A tank fires a round, amid Russia’s attack on Ukraine, in Soledar, Donetsk region, Ukraine, in this screen grab released on January 8, 2023 and obtained from a social media video by Reuters on January 10, 2023. State Border Guard Service Of Ukraine/via REUTERS/File Photo

An elderly woman walks near debris of a destroyed building purported to be a vocational college used as temporary accommodation for Russian soldiers, dozens of whom were killed in a Ukrainian missile strike as stated previously by Russia’s Defence Ministry, in the course of Russia-Ukraine conflict in Makiivka (Makeyevka), Russian-controlled Ukraine, January 10, 2023. REUTERS/Alexander Ermochenko

Ukrainian members of the military fire an anti-aircraft weapon, as Russia’s attack on Ukraine continues, in the frontline city of Bakhmut, Ukraine, January 10, 2023. REUTERS/Clodagh Kilcoyne

Local residents remove debris and carry belongings out of a shop destroyed in recent shelling in the course of Russia-Ukraine conflict in Donetsk, Russian-controlled Ukraine, January 10, 2023. REUTERS/Alexander Ermochenko

Local resident Anatoly stands inside his house heavily damaged in recent shelling in the course of Russia-Ukraine conflict in Donetsk, Russian-controlled Ukraine, January 10, 2023. REUTERS/Alexander Ermochenko

Local residents remove debris and carry belongings out of a shop destroyed in recent shelling in the course of Russia-Ukraine conflict in Donetsk, Russian-controlled Ukraine, January 10, 2023. REUTERS/Alexander Ermochenko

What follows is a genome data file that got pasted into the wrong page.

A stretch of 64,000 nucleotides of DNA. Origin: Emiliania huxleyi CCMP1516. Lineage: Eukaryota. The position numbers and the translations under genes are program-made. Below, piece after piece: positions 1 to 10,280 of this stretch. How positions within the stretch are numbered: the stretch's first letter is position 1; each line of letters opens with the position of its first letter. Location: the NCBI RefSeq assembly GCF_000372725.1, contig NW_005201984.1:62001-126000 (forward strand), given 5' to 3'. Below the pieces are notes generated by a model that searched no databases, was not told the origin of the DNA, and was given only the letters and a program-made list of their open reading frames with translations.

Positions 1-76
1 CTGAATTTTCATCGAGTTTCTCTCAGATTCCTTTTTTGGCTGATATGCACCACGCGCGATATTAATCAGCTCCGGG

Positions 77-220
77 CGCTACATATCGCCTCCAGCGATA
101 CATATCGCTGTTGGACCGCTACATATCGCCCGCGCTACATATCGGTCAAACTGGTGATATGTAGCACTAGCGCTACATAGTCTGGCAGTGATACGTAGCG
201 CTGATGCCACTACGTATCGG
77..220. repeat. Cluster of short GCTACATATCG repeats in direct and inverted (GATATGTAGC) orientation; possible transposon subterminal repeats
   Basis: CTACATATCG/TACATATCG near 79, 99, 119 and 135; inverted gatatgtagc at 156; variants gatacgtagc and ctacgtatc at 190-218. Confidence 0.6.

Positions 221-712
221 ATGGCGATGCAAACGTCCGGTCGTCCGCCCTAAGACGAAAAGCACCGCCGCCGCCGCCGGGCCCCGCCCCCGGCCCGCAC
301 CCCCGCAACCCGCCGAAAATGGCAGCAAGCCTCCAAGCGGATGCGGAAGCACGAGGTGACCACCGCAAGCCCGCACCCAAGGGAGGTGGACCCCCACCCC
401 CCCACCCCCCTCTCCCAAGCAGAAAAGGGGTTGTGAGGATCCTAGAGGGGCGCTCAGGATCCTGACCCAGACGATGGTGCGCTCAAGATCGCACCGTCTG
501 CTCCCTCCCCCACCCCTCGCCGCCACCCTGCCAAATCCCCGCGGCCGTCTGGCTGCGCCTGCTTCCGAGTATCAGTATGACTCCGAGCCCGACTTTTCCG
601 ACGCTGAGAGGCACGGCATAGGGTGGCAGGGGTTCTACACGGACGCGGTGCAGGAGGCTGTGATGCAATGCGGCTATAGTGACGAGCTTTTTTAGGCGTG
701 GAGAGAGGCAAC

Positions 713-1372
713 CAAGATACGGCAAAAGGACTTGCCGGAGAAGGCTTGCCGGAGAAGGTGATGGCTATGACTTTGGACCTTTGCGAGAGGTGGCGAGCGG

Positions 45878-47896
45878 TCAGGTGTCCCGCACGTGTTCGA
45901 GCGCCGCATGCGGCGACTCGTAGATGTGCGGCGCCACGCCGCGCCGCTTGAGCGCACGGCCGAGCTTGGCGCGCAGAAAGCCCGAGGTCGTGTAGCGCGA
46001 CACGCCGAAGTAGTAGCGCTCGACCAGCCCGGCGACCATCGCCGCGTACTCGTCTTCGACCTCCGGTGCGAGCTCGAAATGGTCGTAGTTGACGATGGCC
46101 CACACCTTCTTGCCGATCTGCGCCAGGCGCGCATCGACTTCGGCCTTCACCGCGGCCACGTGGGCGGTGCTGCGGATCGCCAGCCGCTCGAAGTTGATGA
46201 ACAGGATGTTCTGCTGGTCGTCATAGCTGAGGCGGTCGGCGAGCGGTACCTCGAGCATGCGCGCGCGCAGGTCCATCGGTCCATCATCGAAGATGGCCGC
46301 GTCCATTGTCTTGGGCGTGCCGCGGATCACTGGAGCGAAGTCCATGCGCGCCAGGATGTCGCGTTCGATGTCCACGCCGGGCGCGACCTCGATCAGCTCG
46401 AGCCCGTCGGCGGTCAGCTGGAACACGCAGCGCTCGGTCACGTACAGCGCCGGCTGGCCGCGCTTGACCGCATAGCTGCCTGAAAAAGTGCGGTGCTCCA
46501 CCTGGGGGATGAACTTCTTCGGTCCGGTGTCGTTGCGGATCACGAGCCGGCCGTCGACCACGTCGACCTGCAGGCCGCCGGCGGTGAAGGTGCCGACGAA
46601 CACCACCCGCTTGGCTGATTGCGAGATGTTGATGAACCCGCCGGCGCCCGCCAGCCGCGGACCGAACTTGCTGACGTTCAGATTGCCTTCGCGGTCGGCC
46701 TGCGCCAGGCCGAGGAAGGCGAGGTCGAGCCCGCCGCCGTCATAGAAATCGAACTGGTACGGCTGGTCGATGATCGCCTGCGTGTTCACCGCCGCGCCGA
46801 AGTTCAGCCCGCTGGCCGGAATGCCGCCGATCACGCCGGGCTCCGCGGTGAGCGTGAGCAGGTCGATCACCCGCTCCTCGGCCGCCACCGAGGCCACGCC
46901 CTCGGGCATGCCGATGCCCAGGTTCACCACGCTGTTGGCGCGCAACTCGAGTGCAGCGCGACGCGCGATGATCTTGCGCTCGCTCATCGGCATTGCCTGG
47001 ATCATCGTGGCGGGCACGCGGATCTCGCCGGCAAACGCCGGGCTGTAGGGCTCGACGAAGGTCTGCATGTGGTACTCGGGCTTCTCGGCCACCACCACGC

Smoke rises from strikes on the frontline city of Soledar, as Russia’s attack on Ukraine continues, as seen from Bakhmut, Ukraine, January 5, 2023. REUTERS/Clodagh Kilcoyne

General view of railway lines, as Russia’s attack on Ukraine continues, in Siversk, Ukraine, January 9, 2023. REUTERS/Clodagh Kilcoyne

Local residents look through items at a site of the local market, heavily damaged by a Russian missile strike, amid Russia’s attack on Ukraine, in the Shevchenkove town, Kharkiv region, Ukraine January 9, 2023. REUTERS/Sofiia Gatilova

Ukrainian servicemen stand next to a 2S3 Akatsiya self propelled howitzer at their position in a frontline, amid Russia’s attack on Ukraine, in Donetsk region, Ukraine January 8, 2023. REUTERS/Anna Kudriavtseva

Ukrainian firefighters work at the site of a local market, heavily damaged by a Russian missile strike, amid Russia’s attack on Ukraine, in the Shevchenkove town, Kharkiv region, Ukraine January 9, 2023. REUTERS/Sofiia Gatilova

A firefighter works at a site of a market hit by Russian missiles, amid Russia’s attack on Ukraine, in the town of Shevchenkove, Kharkiv region, Ukraine January 9, 2023. Governor of Kharkiv region Oleh Sunehubov via Telegram/Handout via REUTERS

People return to their shelters after gathering water, as Russia’s attack on Ukraine continues, in Siversk, Ukraine, January 9, 2023. REUTERS/Clodagh Kilcoyne

Olha, 60, resident of Soledar waits in a temporary sleeping accommodation before being transported to an evacuation train where she will get out in Dnipro, as Russia’s attack on Ukraine continues, in Kramatorsk, Ukraine, January 8, 2023. REUTERS/Clodagh Kilcoyne

General view of damage from a strike, as Russia’s attack on Ukraine continues, in Siversk, Ukraine, January 9, 2023. REUTERS/Clodagh Kilcoyne